SW Updates In Automotive Industry – Part I
Despite long life-cycle of vehicles – 11 years on average in the EU – existing SW update infrastructure
Despite long life-cycle of vehicles – 11 years on average in the EU – existing SW update infrastructure doesn’t really allow cost-efficient and rapid security updates. There are several SW update methods in automotive industry:
Through Service Shops
Most popular method today – vendors rely on service shops that perform SW updates. Often, they have to use auxiliary tools as pass through devices and some personal computers (laptop or tablet). There are some standards (e.g. – SAE J2534 with recent update from October 2015) that specify the roles, functions and interfaces in the pass through update chain that allows 3rd party vendors to manufacture HW and SW based tools. As for infotainment systems, SW update can be downloaded and deployed with bootable USB device directly attached to infotainment USB port. This method is used in FCA infotainment systems – e.g. – (Chrysler) Town & Country UConnect by Harman-Kardon. These methods are quite expensive, complicated and cannot be used as reliable infrastructure for regular and frequent security patches.
Over The Air (OTA)
This method is considered as most efficient SW updates delivery mechanism that allows direct updates from OEM to the vehicles without any intermediate devices or players. This method is also the most popular SW updates delivery method in IT industry. As such, it is most likely to be implemented as future main SW updates delivery technology in the automotive industry. As far as we know, currently only Tesla uses OTA update method in production scale for most of its onboard computers. Other manufacturers only use OTA to update infotainment & navigation.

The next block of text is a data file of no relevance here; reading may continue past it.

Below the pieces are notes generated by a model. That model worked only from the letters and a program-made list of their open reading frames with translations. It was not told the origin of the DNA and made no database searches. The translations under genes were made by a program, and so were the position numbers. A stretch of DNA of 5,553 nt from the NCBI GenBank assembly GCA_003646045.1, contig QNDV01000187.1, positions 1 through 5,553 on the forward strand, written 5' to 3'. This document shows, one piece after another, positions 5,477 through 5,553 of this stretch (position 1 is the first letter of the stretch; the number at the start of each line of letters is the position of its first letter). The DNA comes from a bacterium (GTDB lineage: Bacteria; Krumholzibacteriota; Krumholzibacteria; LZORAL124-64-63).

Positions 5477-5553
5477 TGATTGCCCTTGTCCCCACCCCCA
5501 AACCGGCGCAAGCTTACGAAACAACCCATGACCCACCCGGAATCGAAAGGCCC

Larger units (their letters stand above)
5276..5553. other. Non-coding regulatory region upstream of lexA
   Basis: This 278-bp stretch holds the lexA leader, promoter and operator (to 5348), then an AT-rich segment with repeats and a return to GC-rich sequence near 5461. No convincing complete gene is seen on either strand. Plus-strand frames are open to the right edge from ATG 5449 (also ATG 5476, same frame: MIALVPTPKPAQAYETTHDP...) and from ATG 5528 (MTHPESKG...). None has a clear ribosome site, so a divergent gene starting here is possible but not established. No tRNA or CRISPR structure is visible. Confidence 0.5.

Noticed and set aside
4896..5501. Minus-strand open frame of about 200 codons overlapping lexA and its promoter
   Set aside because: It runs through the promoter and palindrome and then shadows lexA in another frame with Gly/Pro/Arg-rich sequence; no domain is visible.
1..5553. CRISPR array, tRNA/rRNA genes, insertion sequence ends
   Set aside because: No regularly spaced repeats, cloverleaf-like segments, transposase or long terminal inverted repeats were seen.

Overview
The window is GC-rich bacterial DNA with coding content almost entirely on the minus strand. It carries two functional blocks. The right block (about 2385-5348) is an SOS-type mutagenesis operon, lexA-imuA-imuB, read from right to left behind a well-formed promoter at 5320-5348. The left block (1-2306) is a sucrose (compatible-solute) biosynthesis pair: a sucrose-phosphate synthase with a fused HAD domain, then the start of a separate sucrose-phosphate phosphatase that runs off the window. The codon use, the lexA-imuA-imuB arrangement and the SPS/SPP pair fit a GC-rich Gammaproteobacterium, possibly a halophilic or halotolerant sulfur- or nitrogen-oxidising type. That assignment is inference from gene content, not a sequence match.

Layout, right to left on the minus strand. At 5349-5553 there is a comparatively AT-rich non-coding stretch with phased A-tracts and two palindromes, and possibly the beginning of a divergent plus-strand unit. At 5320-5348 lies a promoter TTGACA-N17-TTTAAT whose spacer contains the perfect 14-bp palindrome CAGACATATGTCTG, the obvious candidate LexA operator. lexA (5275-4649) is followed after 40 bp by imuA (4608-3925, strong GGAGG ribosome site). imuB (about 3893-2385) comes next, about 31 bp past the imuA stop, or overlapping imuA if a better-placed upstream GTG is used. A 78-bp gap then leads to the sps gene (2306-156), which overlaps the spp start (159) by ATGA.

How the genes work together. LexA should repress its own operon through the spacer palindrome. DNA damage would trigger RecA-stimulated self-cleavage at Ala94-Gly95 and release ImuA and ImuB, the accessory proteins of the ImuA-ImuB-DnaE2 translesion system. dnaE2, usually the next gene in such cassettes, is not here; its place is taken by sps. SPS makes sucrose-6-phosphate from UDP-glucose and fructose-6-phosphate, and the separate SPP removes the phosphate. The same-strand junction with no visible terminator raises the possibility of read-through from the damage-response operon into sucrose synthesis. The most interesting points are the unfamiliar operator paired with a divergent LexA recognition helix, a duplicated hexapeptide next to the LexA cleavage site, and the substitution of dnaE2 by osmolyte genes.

SW Updates Last Mile Problem
Regardless the way SW updates are brought to the vehicle, somebody in the car should manage the whole update process – validate, authenticate, report success or failure of every update and, most importantly – it should deliver and install every single SW update to the appropriate ECU. Obviously, only a few ECUs will have an external connectivity option – usually one ECU will serve as an external communication gateway (GW) and will have direct access to OBD-II port or Internet connectivity. It means that the GW should establish communication with the required ECU, receive from it its current version, synchronize with it the update session, deliver the SW update to it and validate the update results. All of the above process has to be implemented over existing in-car communication networks and protocols, leveraging cyber security prone HW and CAN communication protocols. We call it – a SW Updates Last Mile Problem.
To be continued.